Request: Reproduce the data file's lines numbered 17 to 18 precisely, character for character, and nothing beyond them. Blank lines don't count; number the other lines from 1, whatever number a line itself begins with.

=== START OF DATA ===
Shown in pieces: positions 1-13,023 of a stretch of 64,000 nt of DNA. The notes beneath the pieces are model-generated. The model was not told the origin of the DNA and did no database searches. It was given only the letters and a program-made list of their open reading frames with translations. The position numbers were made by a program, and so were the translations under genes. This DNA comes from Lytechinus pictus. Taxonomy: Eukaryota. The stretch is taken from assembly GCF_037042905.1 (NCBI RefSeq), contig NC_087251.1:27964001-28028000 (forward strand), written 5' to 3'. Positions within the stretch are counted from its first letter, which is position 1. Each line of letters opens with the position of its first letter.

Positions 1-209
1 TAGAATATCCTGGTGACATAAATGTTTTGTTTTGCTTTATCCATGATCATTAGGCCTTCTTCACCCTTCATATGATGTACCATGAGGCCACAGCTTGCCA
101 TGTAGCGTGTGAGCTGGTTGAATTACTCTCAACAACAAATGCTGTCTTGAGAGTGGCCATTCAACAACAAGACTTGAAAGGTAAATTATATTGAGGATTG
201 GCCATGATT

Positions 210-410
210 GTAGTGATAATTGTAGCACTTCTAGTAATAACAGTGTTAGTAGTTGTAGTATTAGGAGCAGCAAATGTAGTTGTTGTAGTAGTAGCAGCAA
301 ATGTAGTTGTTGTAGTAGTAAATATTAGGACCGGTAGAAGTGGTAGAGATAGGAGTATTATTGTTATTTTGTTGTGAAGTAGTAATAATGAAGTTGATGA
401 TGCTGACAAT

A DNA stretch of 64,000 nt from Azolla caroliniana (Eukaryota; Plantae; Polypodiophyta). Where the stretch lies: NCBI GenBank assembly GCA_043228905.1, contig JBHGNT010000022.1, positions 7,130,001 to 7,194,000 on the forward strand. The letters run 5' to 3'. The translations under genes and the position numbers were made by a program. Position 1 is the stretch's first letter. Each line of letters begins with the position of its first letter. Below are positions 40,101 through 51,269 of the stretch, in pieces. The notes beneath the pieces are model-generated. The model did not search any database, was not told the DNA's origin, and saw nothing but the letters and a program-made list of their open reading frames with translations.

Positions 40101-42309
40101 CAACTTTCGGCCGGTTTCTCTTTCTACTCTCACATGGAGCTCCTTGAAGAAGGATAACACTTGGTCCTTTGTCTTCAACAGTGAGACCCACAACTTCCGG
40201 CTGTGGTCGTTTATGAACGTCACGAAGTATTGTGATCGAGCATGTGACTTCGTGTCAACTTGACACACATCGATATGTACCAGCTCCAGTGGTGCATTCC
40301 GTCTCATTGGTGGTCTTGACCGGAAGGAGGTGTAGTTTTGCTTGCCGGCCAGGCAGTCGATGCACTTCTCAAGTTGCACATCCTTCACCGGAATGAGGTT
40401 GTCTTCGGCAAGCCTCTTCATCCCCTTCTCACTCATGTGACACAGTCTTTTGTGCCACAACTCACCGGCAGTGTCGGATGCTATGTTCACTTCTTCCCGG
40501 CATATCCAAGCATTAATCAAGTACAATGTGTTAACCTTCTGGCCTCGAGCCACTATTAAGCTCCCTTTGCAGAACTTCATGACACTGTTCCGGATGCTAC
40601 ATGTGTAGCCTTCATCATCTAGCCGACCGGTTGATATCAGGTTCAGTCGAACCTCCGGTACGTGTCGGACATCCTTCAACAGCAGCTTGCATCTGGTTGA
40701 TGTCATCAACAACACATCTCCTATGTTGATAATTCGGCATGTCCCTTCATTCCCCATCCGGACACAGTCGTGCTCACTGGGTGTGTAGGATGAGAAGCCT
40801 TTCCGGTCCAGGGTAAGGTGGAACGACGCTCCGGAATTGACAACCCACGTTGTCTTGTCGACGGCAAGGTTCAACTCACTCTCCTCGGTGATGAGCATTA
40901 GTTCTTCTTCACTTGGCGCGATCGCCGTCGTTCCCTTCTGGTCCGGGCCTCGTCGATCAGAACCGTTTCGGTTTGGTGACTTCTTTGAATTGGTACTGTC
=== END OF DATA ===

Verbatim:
40601 ATGTGTAGCCTTCATCATCTAGCCGACCGGTTGATATCAGGTTCAGTCGAACCTCCGGTACGTGTCGGACATCCTTCAACAGCAGCTTGCATCTGGTTGA
40701 TGTCATCAACAACACATCTCCTATGTTGATAATTCGGCATGTCCCTTCATTCCCCATCCGGACACAGTCGTGCTCACTGGGTGTGTAGGATGAGAAGCCT